It’s true that Trump likes the idea of a granite-jawed man in uniform but in practice those relationships haven’t worked as well as people predicted. Bloomberg’s Eli Lake reported a couple of months ago that Trump was “disillusioned” with McMaster, his national security adviser, the last general everyone assumed would take command and give Trump the structure and focus he so clearly lacks.

That hasn’t worked out too well. Trump doesn’t like getting advice and reportedly complains that McMaster talks too much. He believes the general has “undermined his policy” by seeking to clarify the president’s muddled message in the hopes of averting international incidents. Just last week the president showed his great respect for his secretary of defense and the Joint Chiefs of Staff by not bothering to consult with them before he tweeted out a ban on transgender military members, apparently on a whim.

On the campaign trail, Trump hailed World War II generals George Patton and Douglas MacArthur, both of whom were disciplined for insubordination, although Trump never gave the slightest indication he was aware of anything but their reputations as tough guys. Of course there was one general in his administration with whom he seem to truly bond: Michael Flynn, the unstable short-term national security adviser who is now under investigation for being in the pocket of foreign governments. Trump still loves the guy and has remained loyal to him despite pretty much betraying every other member of his administration, most recently devoted Attorney General Jeff Sessions, doglike press secretary Sean Spicer, chief of staff Reince Priebus and now Scaramucci, his designated hit man.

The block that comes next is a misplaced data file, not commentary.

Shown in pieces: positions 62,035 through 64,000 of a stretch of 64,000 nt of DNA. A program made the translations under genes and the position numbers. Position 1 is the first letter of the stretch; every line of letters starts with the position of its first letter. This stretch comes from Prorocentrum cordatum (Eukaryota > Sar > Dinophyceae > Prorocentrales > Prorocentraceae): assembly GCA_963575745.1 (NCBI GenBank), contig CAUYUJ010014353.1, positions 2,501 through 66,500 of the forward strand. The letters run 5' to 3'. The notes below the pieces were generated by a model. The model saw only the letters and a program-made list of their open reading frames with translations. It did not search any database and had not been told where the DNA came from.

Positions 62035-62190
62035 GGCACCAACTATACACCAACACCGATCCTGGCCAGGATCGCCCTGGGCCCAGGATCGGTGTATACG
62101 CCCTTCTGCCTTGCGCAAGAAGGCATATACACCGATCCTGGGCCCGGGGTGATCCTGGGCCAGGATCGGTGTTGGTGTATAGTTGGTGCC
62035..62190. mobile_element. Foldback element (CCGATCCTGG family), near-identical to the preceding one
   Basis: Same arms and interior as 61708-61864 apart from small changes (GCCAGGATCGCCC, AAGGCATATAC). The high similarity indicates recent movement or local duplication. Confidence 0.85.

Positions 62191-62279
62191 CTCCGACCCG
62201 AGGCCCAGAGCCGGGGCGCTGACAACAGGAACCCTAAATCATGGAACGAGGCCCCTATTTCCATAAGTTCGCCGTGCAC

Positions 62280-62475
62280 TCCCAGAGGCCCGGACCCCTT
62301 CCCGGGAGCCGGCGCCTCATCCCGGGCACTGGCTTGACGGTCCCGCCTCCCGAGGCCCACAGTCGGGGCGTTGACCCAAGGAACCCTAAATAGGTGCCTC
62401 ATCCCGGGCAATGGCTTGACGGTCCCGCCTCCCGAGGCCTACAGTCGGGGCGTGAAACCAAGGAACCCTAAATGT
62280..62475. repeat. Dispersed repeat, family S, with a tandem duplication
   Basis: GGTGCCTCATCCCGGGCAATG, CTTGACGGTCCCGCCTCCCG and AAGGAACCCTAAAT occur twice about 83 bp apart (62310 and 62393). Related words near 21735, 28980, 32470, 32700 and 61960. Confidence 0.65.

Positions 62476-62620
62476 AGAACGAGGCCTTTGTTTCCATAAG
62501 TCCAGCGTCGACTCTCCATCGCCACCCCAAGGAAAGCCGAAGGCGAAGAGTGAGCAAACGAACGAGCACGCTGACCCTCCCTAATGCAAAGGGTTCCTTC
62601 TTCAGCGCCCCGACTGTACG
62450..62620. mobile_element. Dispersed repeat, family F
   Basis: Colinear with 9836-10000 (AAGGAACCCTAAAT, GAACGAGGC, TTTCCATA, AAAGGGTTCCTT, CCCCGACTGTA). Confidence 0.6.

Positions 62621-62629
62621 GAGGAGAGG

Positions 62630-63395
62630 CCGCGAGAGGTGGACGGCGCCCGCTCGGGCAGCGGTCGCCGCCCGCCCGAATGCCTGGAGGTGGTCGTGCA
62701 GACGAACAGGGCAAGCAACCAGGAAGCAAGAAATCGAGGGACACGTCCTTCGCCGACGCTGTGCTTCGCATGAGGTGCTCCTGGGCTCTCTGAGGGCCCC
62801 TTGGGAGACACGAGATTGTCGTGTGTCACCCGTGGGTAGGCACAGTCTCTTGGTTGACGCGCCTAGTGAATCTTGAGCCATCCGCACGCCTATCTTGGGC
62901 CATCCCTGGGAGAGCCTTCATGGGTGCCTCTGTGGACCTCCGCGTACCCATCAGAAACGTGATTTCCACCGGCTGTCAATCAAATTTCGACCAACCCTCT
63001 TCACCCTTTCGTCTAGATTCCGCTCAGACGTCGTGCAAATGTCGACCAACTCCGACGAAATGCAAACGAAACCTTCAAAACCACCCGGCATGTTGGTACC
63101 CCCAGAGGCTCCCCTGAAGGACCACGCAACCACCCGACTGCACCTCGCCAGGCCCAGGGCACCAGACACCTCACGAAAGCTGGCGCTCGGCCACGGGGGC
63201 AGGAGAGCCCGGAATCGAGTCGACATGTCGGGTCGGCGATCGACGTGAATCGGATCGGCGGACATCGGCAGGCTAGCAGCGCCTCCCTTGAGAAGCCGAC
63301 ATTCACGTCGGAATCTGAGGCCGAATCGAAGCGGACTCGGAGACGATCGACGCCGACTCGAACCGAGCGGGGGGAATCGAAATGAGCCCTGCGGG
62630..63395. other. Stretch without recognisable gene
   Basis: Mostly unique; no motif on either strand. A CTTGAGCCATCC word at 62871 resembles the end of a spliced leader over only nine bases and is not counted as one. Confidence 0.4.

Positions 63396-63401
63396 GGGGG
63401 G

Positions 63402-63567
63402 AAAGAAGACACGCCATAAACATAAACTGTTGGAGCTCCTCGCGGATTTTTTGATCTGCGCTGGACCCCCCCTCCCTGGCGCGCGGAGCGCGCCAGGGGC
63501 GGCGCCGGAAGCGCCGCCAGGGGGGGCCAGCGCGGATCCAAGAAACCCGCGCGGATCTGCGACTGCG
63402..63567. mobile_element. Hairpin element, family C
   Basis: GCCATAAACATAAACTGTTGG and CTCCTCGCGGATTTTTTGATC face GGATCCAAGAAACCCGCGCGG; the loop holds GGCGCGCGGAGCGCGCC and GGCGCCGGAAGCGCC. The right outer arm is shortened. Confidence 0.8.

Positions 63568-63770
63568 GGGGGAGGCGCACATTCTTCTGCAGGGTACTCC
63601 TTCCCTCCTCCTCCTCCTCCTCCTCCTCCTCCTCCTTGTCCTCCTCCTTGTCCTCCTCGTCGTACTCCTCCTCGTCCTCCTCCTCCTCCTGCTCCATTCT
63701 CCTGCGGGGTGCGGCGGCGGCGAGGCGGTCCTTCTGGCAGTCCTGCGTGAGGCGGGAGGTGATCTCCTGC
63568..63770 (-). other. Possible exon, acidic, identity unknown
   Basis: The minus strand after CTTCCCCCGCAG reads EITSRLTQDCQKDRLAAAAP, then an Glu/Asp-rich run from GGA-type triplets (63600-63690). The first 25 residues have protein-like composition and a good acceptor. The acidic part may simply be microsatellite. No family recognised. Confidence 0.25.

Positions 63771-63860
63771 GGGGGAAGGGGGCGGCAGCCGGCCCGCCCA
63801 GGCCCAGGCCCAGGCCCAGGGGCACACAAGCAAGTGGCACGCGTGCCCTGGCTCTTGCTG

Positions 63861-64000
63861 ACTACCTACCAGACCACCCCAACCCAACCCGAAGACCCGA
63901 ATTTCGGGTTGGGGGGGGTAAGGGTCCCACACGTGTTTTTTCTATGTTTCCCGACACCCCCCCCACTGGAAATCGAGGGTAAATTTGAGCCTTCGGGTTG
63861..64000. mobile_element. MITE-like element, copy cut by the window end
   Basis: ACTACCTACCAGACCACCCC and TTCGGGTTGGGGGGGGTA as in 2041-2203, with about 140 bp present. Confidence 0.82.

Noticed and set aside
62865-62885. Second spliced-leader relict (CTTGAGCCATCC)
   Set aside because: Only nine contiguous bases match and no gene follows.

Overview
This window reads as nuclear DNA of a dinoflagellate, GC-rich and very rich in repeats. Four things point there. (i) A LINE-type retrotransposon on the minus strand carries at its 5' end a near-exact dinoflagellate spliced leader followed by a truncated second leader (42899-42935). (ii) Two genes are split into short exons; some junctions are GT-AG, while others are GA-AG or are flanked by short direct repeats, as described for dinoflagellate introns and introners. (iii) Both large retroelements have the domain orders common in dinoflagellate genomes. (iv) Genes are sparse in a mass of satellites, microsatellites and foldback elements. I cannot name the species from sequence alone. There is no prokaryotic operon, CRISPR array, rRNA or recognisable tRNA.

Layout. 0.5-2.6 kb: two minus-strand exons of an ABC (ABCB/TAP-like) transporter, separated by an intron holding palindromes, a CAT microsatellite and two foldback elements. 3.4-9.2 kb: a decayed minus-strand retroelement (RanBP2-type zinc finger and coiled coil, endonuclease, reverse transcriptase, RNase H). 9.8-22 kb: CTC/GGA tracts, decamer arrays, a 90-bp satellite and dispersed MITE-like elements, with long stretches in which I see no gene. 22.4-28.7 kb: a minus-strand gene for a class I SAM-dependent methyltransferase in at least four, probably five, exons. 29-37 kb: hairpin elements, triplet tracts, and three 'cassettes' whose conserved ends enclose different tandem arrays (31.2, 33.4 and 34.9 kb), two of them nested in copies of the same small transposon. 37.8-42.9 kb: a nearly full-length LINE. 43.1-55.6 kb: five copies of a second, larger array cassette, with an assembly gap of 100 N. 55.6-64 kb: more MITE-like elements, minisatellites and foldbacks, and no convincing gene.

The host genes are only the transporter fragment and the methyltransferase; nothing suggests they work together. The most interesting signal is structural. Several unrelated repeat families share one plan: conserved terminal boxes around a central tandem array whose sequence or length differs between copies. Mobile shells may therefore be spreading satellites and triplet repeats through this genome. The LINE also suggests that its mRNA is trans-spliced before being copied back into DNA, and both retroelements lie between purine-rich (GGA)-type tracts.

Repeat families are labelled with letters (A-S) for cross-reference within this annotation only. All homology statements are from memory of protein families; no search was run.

Perhaps Gen. Kelly will have better luck. Trump certainly admired his ruthless approach to dealing with immigration during his stint as director of Homeland Security. It is ironic that a man who is being extolled as a rigid disciplinarian made his name at DHS as a leader who allowed rank-and-file ICE officers and Border Patrol agents to run wild and do whatever they deemed necessary regardless of the law. This is not the mark of a strict and controlled leadership style.

According to Dara Lind at Vox, Kelly has also recently adopted Trump’s florid rhetorical style, ranting to an audience at George Washington University, “Make no mistake — we are a nation under attack. We are under attack from criminals who think their greed justifies raping young girls at knifepoint, dealing poison to our youth, or killing just for fun,” which apparently surprised people who have known him for a while and saw him as a more nuanced and sophisticated thinker. Trump undoubtedly appreciated such a validation of his worldview that the United States is at war with immigrants.

I wrote about Kelly’s disturbing tenure at DHS a few weeks ago, and frankly I think he’s better off working at the White House scheduling the president’s time and refereeing the dysfunctional Trump family circus than overseeing that vast police agency. In a way, Trump’s unfitness for office may serve to rein in Kelly as much as Kelly will rein in Trump.

Of course the Scaramucci firing dominated the news on Monday and overshadowed what should have been a very big story about Kelly that will shape his relationship with the president more than anything they may have in common. CNN reported that Kelly was extremely upset about the way Trump handled the firing of FBI Director James Comey back in May, and even considered resigning over it. In fact, Kelly apparently called Comey while the latter was on his way back to Washington that very day, and Comey told him not to quit.

This story didn’t get much play but you can bet Trump has heard about it. The president’s insistence on blind loyalty is well known. He probably thought he had it in Kelly, whom he sees as a “tough” leader like himself. Now he knows that Kelly went behind his back and commiserated with his hated nemesis.

Trump predicted on Monday that Kelly “will go down, in terms of the position of chief of staff, as one of the greatest ever.” But the minute things go sideways or Kelly tells him something he doesn’t want to hear or Jared and Ivanka whisper complaints in his ear, Trump will turn on him. He knows that Kelly wanted to resign in protest against his behavior. The president will never be able to get that out of his mind and will never fully trust Kelly because of it. I’d guess that the general’s not long for Trumpworld.